Maybe our senators think memories are short in Orangeburg. We had a county school board. These good citizens were giving of their time for the benefit of education.

Our two senators decided without notice or explanation to abolish that board. So have they already selected the people they want on their board? Do we have to pay for another election?

How will this new superintendent be selected? Have they already selected one of their own?

If the citizens are not allowed a vote on this bill to consolidate Orangeburg County school districts, we certainly can make our voices heard in the next general election. We will not forget.

Louise Hughes, Orangeburg

Consolidation, not merger

I have read two of your recent articles about the pending bill that would consolidate school districts in Orangeburg County. A lot of the "range of views" can be attributed to the use of the word “merger” interchangeably with consolidation.

The bill clearly calls for consolidation -- a new entity, with a new name. It does not state or imply one or more districts being merged into and existing district.

Merger -- District 5 + District 4 + District 3 = District 5

Consolidation -- District 5 + District 4 + District 3 = Orangeburg County School District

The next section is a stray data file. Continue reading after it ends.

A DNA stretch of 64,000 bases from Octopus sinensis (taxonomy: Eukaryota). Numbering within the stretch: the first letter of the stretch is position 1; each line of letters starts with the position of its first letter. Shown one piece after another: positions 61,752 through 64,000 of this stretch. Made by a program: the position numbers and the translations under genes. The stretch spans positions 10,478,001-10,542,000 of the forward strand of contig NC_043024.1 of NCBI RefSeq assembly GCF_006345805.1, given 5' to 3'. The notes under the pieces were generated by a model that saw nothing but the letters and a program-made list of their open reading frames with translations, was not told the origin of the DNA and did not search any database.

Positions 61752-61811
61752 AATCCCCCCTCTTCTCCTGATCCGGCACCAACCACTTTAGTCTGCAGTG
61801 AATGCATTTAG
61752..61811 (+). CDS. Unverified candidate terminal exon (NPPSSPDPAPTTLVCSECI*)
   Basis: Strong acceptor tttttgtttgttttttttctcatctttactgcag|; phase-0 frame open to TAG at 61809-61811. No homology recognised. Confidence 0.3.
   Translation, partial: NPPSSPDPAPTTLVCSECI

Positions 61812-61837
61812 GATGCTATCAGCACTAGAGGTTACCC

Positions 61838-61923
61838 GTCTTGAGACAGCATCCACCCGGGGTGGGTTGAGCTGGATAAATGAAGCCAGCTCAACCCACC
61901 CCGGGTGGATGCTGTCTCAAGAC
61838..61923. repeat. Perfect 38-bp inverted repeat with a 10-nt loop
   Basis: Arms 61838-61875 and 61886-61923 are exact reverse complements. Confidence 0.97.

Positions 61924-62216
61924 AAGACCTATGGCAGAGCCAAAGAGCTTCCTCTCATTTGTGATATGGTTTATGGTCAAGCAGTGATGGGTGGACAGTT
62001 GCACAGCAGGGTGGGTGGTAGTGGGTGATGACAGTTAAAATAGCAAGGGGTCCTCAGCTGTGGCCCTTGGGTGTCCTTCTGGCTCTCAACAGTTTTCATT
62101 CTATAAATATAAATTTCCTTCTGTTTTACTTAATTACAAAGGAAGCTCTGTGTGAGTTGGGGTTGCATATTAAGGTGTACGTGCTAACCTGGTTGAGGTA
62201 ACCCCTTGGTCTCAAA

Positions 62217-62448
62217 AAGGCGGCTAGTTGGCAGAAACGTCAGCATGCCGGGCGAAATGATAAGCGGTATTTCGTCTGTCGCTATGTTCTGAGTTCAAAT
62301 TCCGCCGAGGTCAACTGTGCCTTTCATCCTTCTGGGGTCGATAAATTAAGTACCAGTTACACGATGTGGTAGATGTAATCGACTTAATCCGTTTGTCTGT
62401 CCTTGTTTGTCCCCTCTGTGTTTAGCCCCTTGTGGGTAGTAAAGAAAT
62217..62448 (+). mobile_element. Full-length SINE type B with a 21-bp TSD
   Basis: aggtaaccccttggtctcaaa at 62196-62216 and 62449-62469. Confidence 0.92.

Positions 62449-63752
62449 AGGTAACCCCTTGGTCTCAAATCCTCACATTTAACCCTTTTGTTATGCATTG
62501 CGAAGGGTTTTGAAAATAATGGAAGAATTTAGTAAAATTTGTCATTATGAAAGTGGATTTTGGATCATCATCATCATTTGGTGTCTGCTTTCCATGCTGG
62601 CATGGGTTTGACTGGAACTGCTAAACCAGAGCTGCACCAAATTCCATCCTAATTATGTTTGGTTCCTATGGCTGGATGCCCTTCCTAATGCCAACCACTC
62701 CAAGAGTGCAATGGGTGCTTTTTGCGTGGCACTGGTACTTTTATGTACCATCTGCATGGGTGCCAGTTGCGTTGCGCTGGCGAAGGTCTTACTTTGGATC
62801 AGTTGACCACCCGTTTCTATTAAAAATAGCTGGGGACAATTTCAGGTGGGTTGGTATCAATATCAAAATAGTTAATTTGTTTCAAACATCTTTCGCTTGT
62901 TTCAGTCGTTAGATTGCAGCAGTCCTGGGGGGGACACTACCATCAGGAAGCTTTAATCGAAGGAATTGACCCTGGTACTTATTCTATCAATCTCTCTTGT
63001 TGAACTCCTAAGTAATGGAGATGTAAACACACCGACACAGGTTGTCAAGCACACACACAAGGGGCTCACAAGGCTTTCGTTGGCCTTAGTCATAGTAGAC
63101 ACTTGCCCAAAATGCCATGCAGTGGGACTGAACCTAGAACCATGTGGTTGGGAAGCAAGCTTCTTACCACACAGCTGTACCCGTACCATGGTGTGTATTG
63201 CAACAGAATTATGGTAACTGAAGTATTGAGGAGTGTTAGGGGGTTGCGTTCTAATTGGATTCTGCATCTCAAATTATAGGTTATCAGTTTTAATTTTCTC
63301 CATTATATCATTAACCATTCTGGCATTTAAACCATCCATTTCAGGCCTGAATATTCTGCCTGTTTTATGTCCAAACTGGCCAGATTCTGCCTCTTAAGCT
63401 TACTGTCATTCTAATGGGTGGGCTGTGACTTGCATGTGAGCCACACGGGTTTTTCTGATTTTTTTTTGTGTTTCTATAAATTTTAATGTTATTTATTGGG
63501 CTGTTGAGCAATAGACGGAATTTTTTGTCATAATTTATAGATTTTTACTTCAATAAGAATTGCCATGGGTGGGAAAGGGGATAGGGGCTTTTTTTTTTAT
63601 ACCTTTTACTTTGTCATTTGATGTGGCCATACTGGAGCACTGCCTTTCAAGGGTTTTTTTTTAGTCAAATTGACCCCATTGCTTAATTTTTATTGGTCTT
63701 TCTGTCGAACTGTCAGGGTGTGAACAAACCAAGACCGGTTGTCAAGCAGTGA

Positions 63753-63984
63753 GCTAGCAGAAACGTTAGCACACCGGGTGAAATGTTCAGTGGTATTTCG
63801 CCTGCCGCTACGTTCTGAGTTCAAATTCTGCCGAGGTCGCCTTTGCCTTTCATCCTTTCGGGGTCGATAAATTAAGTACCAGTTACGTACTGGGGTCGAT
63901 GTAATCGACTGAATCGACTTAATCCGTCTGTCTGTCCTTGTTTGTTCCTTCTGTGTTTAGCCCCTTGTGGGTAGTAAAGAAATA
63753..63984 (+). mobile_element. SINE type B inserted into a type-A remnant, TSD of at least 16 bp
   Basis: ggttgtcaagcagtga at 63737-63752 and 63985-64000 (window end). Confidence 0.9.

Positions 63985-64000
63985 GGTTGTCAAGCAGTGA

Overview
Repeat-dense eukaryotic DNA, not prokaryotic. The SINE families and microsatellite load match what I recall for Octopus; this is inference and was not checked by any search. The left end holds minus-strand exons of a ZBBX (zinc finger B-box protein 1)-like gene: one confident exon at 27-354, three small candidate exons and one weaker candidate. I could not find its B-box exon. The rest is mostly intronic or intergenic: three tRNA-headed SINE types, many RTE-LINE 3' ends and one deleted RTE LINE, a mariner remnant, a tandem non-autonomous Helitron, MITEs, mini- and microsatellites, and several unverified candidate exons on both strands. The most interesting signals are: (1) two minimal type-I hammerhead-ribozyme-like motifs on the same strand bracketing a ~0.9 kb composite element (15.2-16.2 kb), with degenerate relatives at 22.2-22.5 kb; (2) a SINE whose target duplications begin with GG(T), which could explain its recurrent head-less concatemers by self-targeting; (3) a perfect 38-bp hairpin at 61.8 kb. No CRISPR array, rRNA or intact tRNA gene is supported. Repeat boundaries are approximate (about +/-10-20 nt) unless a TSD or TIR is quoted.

Help the citizens understand, don't contribute to the misunderstanding.

James L. Myers, Orangeburg

‘Don’t Fry Day’

What follows Wednesday and Thursday? This week, it’s “Don’t Fry Day” – an occasion to raise awareness for sun safety and encourage everyone to protect their skin.

An estimated 5.6 million Americans will confront skin cancer in 2017. Unfortunately, the “all natural” movement puts millions more at risk by advocating against common sunscreens.

In its sunscreen guide released this week, EWG attacks oxybenzone, one of our most effective broad-spectrum (UVA and UVB) protectants, and Vitamin A, an antioxidant that prevents the sun’s aging effects. But dermatologists say it would take 200 years of regularly applying either of these ingredients before you’d ever see a health effect. Conversely, just 15 minutes of fun in the sun can damage your skin.

Fear over sunscreen “nanoparticles” is also farfetched. The tiny particles clump together, which prevents your body from absorbing them. Plus, when natural mineral ingredients like zinc oxide or titanium dioxide are small enough, they don’t leave that annoying white residue on your skin (good bye lifeguard nose!).

In reality, sunscreens face the same rigorous safety screenings as over-the-counter medications. So as you splash your way into warmer months, remember to lather up and trust the science of SPF for a sunburn-free summer.

Dr. Joseph Perrone

Chief Science Officer

Center for Accountability in Science

Washington, D.C.

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